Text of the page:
Description of original award (Fiscal Year 2016, $664,446)
The NICS Improvement Amendments Act of 2007, Pub. L. 110-180 ("NICS Improvement Act"), was signed into law by the President on January 8, 2008. The NICS Improvement Act amends the Brady Handgun Violence Prevention Act of 1993 ("the Brady Act") (Pub. L. 103-159), under which the Attorney General established the National Instant Criminal Background Check System (NICS). The Brady Act requires Federal Firearms Licensees (FFLs) to contact the NICS before transferring a firearm to an unlicensed person for information on whether the proposed transferee is prohibited from receiving or possessing a firearm under state or federal law. The NICS Improvement Act authorizes grants to be made in a manner consistent with the National Criminal History Improvement Program (NCHIP).
Under the 2016 NARIP priority areas, the Oregon State Police (OSP) will conduct two projects: NICS Reconciliation Team to research missing data on qualifying records; and, Firearms Instant Check System (FICS) research team to obtain missing record information for persons in pended status for a firearm license.
NICS Reconciliation Team: OSP will continue this project with a 2016 team consisting of nine positions. The goal of the team is to ensure that all target records are made available to NICS either through NCIC, III, or the NICS Index in the timeliest manner. This involves searching for old records that were never reported to the repository. Activities for the team members include researching, reviewing, and updating missing and incomplete records. In addition, the team will continue to look for improvements that can be made to further enhance automated record exchanges with contributing agencies. The reconciliation team has maintained a set target of updating 3,000 records per month for older records that are incomplete or missing. Another initiative for the team is to work directly in the field with agencies to build on improvement projects that have been funded by previous NARIP awards. The initial emphasis to date has been visiting with the largest county demographic areas as the priority for the greatest volume; however, the team intends to make contact with each county to gain information as to what capabilities each may have for making change in reporting practices. An updated method for agencies to report qualifying mental health records has been implemented and will enhance the real-time reporting from each of the contributing agencies as they make changes within their own record keeping processes.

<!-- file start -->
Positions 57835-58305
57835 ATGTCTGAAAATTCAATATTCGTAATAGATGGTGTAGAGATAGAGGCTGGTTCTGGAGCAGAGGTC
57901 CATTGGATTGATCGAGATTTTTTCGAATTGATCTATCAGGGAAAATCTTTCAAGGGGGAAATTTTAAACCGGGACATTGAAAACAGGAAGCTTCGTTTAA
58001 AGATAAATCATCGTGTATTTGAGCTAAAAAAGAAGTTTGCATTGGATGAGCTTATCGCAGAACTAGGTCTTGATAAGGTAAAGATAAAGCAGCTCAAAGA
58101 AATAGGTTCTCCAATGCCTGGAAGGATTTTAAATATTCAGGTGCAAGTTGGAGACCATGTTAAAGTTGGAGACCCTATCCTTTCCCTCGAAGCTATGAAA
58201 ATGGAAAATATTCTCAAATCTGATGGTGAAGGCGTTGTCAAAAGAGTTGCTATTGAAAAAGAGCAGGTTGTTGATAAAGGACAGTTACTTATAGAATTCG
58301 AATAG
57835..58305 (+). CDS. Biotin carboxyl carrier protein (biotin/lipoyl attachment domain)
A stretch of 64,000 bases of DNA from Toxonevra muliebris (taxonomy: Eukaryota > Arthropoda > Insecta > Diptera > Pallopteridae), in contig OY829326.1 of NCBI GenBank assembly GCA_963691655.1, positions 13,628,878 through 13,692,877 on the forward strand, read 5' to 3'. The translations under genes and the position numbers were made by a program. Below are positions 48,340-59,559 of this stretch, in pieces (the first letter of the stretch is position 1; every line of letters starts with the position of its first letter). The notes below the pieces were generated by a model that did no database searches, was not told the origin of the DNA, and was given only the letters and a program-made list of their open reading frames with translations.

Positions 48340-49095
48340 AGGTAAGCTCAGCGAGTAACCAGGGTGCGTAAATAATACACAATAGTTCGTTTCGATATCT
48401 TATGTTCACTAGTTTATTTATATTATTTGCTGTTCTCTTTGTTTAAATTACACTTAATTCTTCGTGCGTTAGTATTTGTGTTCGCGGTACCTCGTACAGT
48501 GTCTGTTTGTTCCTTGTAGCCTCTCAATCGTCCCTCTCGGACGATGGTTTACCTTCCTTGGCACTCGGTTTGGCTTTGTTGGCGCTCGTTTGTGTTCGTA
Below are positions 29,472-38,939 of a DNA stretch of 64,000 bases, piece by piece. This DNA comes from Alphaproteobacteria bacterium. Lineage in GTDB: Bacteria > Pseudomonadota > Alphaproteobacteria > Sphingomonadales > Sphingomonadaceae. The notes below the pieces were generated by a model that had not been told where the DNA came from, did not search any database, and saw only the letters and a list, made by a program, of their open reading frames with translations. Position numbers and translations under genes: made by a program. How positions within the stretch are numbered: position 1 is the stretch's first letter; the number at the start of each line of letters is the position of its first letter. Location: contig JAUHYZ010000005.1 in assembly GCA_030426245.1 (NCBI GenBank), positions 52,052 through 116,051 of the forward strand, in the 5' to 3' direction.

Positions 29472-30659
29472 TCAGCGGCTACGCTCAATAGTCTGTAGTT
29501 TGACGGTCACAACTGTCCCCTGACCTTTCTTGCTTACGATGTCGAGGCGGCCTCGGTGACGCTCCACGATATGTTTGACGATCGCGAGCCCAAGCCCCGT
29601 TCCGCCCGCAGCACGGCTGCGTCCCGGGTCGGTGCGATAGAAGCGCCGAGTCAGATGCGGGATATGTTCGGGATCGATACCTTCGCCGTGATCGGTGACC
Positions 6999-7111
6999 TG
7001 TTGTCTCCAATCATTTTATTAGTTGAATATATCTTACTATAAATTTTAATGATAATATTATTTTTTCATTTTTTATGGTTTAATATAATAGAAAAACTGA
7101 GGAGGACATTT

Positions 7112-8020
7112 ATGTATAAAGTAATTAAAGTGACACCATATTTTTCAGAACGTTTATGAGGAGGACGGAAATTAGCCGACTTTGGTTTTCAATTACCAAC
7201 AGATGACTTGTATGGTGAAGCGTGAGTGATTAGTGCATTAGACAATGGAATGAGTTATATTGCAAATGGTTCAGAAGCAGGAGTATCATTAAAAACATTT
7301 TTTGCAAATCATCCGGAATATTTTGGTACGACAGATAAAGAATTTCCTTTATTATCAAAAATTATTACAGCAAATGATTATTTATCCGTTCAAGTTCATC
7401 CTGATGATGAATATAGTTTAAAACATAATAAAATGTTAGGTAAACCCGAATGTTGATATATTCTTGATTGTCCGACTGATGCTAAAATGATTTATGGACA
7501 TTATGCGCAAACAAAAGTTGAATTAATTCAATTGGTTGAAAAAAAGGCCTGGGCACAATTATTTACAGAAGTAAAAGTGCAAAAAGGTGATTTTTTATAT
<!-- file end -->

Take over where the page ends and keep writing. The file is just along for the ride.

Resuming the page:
FICS Pended Record Research Backlog: OSP research staff will work toward eliminating the backlog of firearms transfer requests that have been pended due to missing or incomplete records. Due to the complex and varying nature of each transaction as well as a wide range of time involved in each case, the goal for each researcher is to complete as many of the process steps possible each day in order to reach closure of the transaction and update the Oregon record when applicable. The volume of background checks for 2015 was among the highest in the history of Oregons program. The first quarter of 2016 continued to produce a higher volume of firearms background checks than the first quarter of 2015. The team continues to make strides in the pended workload while still able to contribute to long-term improvement processes. This project will result in more complete and accurate records available to the NICS. (CA/NCF)